Table 2. Mean values (range 0-5) of the 14 significant sensory descriptors. Superscripts by row indicate significantly different means according to LSD post-hoc test (* p < 0.05; ** p < 0.01; *** p < 0.001). Minimum and maximum mean values ​​per row are shown in bold. O = odour; F = flavour; Veg = vegetative.


Attributes

p-value

BOLUI

BOREN

CAGEN

CAN

CASOC

DAF

MAN

MAR

MAS

MUT

POG

REP

RIC

SAS

VAUN

VEPO

Colour

***

1.4 h

3.5 b

4.9 a

2.7 e

3.1 cd

3.2 bc

1.9 g

3.5 b

3.5 b

2.8 de

3.5 b

2.3 f

4.8 a

1.4 h

3.5 b

3.3 bc

O_Pineapple

*

1.1 ab

0.9 abcd

0.9 abc

1.4 a

0.2 d

0.2 d

0.7 bcd

0.6 bcd

1.0 ab

0.9 abc

1.0 ab

0.8 abcd

0.6 bcd

0.5 bcd

0.3 cd

1.1 ab

O_Raisin

***

0.4 bcd

0.9 bc

1.7 a

1.0 ab

0.3 bcd

0.7 bcd

0.7 bcd

0.8 bcd

0.6 bcd

0.3 cd

0.5 bcd

0.3 cd

0.4 bcd

0.9 bc

0.3 bcd

0.1 d

O_Ripe Fruit

*

0.7 de

0.7 de

2.1 a

1.1 bcde

0.4 e

0.8 cde

1.2 bcde

1.2 bcde

1.2 bcde

1.3 abcd

1.0 bcde

1.1 bcde

0.9 bcde

1.8 ab

1.1 bcde

1.6 abc

O_Veg

**

0.3 f

0.9 abcdef

0.7 cdef

0.4 ef

1.7 a

1.4 abc

0.9 bcdef

1.0 abcdef

0.5 def

1.2 abcd

0.9 abcdef

0.9 abcdef

1.6 ab

0.7 cdef

1.1 abcde

0.7 cdef

O_Balsamic

**

0.4 e

0.8 bcde

0.4 e

0.5 cde

1.3 ab

0.5 cde

0.5 cde

0.9 abcde

0.6 cde

1.1 abc

1.1 abcd

0.8 bcde

1.5 a

0.6 cde

1.1 abcd

0.3 e

O_Fuel

***

1.6 bcd

1.8 bcd

1.3 d

1.8 bcd

1.6 cd

3.1 a

1.8 bcd

2.3 abc

1.7 bcd

2.5 ab

1.1 d

2.3 abc

2.4 abc

1.8 bcd

2.4 abc

1.7 bcd

F_Apple

*

0.1 bc

0.7 a

0.4 ab

0.2 bc

0.1 bc

0.2 bc

0.2 bc

0.2 bc

0.3 abc

0.0 c

0.2 bc

0.1 bc

0.6 bc

0.7 a

0.1 bc

0.0 c

F_Fuel

*

0.8 de

0.9 cde

1.1 bcde

1.5 abcde

0.9 cde

1.6 abcd

0.9 cde

1.0 cde

1.7 abc

1.3 bcde

0.7 e

1.1 bcde

2.3 a

1.5 abcde

1.9 ab

1.2 bcde

F_Pear

*

0.4 a

0.0 b

0.1 b

0.0 b

0.0 b

0.0 b

0.0 b

0.0 b

0.0 b

0.2 ab

0.2 ab

0.1 b

0.1 b

0.0 b

0.0 b

0.2 ab

F_Raisin

***

0.3 b

0.5 b

1.2 a

0.2 b

0.1 b

0.2 b

0.1 b

0.4 b

0.2 b

0.2 b

0.4 b

0.3 b

0.3 b

0.4 b

0.3 b

0.0 b

F_Veg

*

0.3 cde

0.9 a

0.5 abcde

0.2 de

0.9 a

0.8 ab

0.4 abcde

0.3 cde

0.2 de

0.3 cde

0.3 cde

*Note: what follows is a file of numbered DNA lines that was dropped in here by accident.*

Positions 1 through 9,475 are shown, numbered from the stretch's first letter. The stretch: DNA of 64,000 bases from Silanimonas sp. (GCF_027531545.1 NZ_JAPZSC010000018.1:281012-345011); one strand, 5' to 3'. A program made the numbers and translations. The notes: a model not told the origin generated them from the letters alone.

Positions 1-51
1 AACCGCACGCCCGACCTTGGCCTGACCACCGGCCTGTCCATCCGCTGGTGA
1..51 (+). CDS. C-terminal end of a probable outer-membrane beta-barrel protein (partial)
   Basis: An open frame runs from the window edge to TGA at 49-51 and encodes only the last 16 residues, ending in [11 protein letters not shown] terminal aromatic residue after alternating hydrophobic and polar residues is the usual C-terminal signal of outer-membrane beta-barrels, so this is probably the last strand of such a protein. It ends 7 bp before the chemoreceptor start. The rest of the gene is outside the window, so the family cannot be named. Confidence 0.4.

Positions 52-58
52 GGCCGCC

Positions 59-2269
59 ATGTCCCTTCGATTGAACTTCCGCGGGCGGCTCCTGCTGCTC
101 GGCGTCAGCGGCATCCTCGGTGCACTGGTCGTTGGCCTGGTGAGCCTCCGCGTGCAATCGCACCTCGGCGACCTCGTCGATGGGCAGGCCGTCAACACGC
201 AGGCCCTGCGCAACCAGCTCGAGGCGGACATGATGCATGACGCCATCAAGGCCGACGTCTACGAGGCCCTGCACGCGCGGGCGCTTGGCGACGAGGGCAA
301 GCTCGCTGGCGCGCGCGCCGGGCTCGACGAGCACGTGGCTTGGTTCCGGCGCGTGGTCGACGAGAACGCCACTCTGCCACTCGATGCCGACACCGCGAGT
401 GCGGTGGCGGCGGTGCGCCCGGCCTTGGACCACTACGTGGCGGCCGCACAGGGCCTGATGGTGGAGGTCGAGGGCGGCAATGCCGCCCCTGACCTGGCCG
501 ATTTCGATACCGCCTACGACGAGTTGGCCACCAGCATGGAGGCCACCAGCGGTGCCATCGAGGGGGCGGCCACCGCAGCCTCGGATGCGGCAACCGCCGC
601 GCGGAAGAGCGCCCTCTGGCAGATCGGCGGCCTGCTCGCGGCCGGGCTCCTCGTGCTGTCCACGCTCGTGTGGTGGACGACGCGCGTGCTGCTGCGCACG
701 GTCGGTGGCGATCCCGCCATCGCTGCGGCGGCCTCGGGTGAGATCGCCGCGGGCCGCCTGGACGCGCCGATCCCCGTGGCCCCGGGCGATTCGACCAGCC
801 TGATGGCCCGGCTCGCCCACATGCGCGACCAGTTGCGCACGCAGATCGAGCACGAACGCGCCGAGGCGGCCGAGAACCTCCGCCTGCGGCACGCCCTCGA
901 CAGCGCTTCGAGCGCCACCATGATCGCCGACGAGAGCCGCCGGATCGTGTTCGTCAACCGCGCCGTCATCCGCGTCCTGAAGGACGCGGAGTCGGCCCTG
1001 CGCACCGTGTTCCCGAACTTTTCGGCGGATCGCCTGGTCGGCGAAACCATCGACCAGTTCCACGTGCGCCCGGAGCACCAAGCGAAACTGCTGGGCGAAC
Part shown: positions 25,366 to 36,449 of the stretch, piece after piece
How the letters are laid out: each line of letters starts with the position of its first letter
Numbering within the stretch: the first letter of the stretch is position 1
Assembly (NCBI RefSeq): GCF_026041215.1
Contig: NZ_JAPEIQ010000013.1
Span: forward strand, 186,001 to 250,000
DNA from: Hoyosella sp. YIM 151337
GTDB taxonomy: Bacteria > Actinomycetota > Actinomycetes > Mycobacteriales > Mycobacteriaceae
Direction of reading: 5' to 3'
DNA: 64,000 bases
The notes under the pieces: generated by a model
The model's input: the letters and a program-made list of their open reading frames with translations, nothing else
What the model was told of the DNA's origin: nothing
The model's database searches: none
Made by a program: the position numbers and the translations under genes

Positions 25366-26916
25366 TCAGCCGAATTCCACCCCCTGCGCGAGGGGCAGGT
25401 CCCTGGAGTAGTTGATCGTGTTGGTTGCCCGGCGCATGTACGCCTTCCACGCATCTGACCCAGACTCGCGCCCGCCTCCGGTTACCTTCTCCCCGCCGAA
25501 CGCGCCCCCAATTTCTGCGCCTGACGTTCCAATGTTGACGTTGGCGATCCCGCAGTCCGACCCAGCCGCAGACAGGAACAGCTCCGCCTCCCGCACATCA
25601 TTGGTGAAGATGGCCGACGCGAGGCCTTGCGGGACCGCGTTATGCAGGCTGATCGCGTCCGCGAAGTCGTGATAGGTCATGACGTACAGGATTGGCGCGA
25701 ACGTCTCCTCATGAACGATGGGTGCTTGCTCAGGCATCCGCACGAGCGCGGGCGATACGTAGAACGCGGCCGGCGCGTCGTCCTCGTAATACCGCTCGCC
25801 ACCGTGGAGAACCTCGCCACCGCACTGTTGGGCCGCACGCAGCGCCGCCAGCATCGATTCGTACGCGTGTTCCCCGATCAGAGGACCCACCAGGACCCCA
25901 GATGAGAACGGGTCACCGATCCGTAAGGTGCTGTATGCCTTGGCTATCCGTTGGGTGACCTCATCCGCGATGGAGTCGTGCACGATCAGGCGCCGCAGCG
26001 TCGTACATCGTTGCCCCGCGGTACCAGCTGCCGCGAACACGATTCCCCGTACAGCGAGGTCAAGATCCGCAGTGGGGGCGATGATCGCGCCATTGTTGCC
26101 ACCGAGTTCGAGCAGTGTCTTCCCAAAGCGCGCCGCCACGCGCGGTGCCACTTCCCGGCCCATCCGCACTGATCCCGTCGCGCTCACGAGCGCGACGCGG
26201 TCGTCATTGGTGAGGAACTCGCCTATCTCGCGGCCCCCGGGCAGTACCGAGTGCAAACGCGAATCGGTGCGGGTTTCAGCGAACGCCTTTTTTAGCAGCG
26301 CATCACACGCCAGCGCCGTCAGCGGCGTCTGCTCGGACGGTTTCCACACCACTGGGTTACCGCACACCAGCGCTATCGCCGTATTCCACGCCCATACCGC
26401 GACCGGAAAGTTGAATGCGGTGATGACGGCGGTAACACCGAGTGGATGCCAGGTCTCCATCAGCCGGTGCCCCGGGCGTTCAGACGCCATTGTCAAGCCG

0.8 abc

0.5 abcde

0.1 e

0.6 abcd

0.3 cde

Sour

**

3.3 abcd

3.5 ab

3.0 cd

3.0 cd

3.7 a

3.4 abc

3.3 abcd

2.8 d

3.0 cd

3.2 bcd

3.5 ab

3.4 abc

2.8 d

3.2 bcd

3.1 bcd

3.4 abc

Alcohol

*

3.4 abcd

3.2 bcd

3.7 a

3.4 abcd

3.7 a

3.2 cd

3.2 bcd

3.5 abc

3.6 ab

3.6 abc

3.3 abcd

3.5 abc

3.6 abc

3.1 d

3.3 abcd

3.6 ab

2.2. Multiple Factor Analysis

Figures 3 and 4 show the first three dimensions obtained from the normalised MFA carried out on all sensory descriptors averaged across the replicates and assessors. The total explained variance was 59.45 %, with F1 accounting for 29.62 %, F2 for 16.61 %, and F3 for 13.22 %. Wines (Figures 3a and 4a) and descriptors (Figures 3b and 4b) are shown with different dot sizes and colours respectively depending on the squared cosine. The squared cosine between the projection of a wine or a descriptor and an MFA factor is an index for assessing the quality of the representation in the range 0–1. The higher the squared cosine the better the representation in the bidimensional space. According to the squared cosine values (dot sizes) depicted in Figure 3a, the wines that are best represented on axes 1 and 2 are Sassobraglia (SAS), Ricci (RIC) and Mandirola (MAN). Meanwhile, Vecchia Posta (VEPO), Mutti (MUT), and Canevaro (CAN) are poorly represented since the cosine square value for these wines is lower than 0.2 on axes 1 and 2. In the same way, the cosine square values (different colours) depicted in Figure 3b indicate that some descriptors (such as pineapple, apple and pear odours and pineapple, pear, apple, floral, solvent and fuel flavours) are poorly represented by the first two dimensions, while colour and sour (cos2 > 0.8), solvent, ripe fruit, honey and lemon odours, vegetative flavour and wine body (cos2 > 0.7) best characterised the Timorasso wines, followed by vegetative odour, peach flavour and salty taste (cos2 > 0.6).

In F1 (Figure 3a), the different Timorasso wines are clearly differentiated, with Sassobraglia (SAS), Mandirola (MAN) and Luigi Boveri (BOLUI) being separate from Ricci (RIC), Mariotto (MAR) and Cascina Gentile (CAGEN). F2 differentiated the wines Cantina Sociale (CASOC), Repetto (REP), and Daffonchio (DAF) from the wines Cascina Gentile (CAGEN), Massa (MAS) and Sassobraglia (SAS).

In Figure 3b, F1 clearly differentiates the vegetative, ethereal and balsamic odour macrocategories (positive side of F1) from the fruity (citrus, tropical fruits and fruit tree) and floral macrocategories (negative side of F1). Meanwhile, F2 separates the sour and salty wines (positive side of F2) from the wines with honey, ripe fruit and raisin odours/flavours.